Canada’sWest Coast Leisure Homes Grows
Chris Epp, president of West Coast Leisure Homes Ltd., Penticton, B.C., manufacturer of Okanagan truck campers and towables, traces the origin of the brand to a pile of potential mill scrap that remained after a local company went bankrupt.
“A local mill’s woodworking shop was producing parts for a customer, but they didn’t know what they were building,” Epp said. “They were just building parts that someone had ordered. The company ordering the parts went broke and the millwork shop was left with all these parts. The owners told one of their employees to see what he could make out of the wood.”
Wolfgang Karnine, who is still employed by the company, fit the pieces together and ended up with a truck cap frame.
As a sideline, the mill began manufacturing pickup caps and then truck campers and eventually travel trailers and fifth-wheels. The company was later purchased by Thor Industries Inc., Jackson Center, Ohio.
Meanwhile, a year or so before Karnine fashioned the first Okanagan truck cap, Epp’s father, Erdman Epp, founded Fraiserway Camper Manufacturers Inc. and later purchased rival RV builder Trav-L-Mate Industries Inc. to manufacture truck campers and fifth-wheels.
Nearing retirement in 1984, he sold Fraiserway to brother James Epp and Trav-L-Mate to Chris Epp.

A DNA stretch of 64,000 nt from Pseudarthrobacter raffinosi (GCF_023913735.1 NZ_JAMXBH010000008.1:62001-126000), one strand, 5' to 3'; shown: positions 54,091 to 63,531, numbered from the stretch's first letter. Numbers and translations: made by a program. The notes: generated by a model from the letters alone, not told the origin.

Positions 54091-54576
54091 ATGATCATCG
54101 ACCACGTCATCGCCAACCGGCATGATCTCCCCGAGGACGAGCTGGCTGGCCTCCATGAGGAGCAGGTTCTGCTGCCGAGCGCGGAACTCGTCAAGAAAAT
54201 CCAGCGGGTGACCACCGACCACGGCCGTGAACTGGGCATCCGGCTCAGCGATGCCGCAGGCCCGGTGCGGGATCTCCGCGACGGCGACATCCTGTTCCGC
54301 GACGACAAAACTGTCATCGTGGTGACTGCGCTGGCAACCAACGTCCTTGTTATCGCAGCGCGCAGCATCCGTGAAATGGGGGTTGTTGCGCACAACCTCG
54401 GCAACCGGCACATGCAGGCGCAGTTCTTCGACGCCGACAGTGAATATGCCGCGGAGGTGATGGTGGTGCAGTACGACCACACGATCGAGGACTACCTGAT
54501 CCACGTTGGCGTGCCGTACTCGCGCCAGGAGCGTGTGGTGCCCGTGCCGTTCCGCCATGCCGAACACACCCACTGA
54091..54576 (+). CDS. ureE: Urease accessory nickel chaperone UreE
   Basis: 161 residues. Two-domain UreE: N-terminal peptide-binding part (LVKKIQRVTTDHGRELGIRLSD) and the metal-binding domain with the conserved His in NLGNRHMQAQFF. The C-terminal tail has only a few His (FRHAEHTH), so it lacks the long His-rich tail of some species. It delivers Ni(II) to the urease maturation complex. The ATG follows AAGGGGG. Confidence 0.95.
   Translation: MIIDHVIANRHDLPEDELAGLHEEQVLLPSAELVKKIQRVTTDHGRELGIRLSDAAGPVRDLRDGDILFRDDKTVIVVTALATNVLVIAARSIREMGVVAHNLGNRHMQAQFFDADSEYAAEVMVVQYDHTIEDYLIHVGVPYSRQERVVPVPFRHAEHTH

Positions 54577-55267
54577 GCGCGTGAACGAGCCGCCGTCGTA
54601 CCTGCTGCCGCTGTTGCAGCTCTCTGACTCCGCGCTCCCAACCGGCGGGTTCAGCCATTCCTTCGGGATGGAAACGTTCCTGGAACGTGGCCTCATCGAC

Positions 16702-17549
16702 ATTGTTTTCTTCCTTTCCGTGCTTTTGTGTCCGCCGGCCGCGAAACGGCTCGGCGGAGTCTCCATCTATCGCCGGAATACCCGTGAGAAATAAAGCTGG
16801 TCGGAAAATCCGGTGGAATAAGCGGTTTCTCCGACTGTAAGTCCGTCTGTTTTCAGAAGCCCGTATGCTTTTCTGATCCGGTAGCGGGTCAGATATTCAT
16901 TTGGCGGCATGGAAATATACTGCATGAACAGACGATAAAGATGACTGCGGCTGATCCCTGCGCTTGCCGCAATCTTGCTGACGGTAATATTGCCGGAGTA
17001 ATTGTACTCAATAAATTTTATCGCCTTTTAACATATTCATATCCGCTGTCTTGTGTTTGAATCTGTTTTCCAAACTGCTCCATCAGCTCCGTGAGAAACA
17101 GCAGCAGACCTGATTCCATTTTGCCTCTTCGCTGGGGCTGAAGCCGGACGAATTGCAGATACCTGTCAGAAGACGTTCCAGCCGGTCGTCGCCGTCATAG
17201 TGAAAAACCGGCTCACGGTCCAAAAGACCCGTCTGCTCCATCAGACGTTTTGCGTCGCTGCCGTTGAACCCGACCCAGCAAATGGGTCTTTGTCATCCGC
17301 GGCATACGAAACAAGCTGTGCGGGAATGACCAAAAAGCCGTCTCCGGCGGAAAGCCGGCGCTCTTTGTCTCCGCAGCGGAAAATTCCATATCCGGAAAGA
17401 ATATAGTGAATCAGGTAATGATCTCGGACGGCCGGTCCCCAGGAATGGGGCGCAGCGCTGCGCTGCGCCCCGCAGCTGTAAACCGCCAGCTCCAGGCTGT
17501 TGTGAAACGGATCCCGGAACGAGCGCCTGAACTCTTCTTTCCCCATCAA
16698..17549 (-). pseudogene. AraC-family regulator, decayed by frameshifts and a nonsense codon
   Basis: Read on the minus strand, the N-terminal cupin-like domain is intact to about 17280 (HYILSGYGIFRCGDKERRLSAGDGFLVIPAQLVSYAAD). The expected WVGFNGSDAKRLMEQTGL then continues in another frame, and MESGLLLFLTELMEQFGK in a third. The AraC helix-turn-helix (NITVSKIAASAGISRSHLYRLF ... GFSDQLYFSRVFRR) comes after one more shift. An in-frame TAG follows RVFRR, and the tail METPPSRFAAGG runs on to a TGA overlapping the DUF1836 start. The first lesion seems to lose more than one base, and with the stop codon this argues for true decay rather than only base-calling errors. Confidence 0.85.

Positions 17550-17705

In 1991, son Chris Epp purchased Okanagan from Thor Industries as the Canadian dollar surged in comparison to the U.S. dollar, making Okanagan’s products less competitive in the American market.
With the acquisition, Trav-L-Mate was renamed West Coast Leisure Homes Ltd., which produced both Trav-L-Mate and Okanagan brands until 1995, when Trav-L-Mate was discontinued. “As we continued to develop new product and the product looked more and more alike, it became clear to us that our dealer network would be served better by a single brand name,” Epp said.
West Coast Leisure currently builds about 700 units a year and has a goal of reaching 1,000 by the end of 2006.
Representatives in December attended the company’s first Louisville RV trade show since 1996 in what Epp says was a successful effort to find new U.S. dealers. Previously selling in the U.S. at five dealerships in Washington, Montana and Oregon, West Coast added seven dealers at Louisville from states as far away as Colorado and Tennessee, and now has about 30 dealers in the U.S. and Canada.
“We feel confident that we have a product that will appeal to people in the United States, and our reputation of servicing our dealers and customers is second to none,” Epp said.
Although West Coast also makes conventional towables, truck campers have been the company’s hallmark in recent years. West Coast is producing its first double-slide truck camper for the 2005 model year.
“Truck campers in the last few years really have surged for us,” Epp said. He attributes the increase in sales to the B.C. government dispelling a rumor begun in the early 2000s that police were ticketing many truck campers for being overweight.
“In 1999, we had our best-selling year as far as truck campers,” Epp recalled. “We were close to producing 200, and then the next year we were down to only 40 units. Rumors can sometimes be more dangerous than reality.”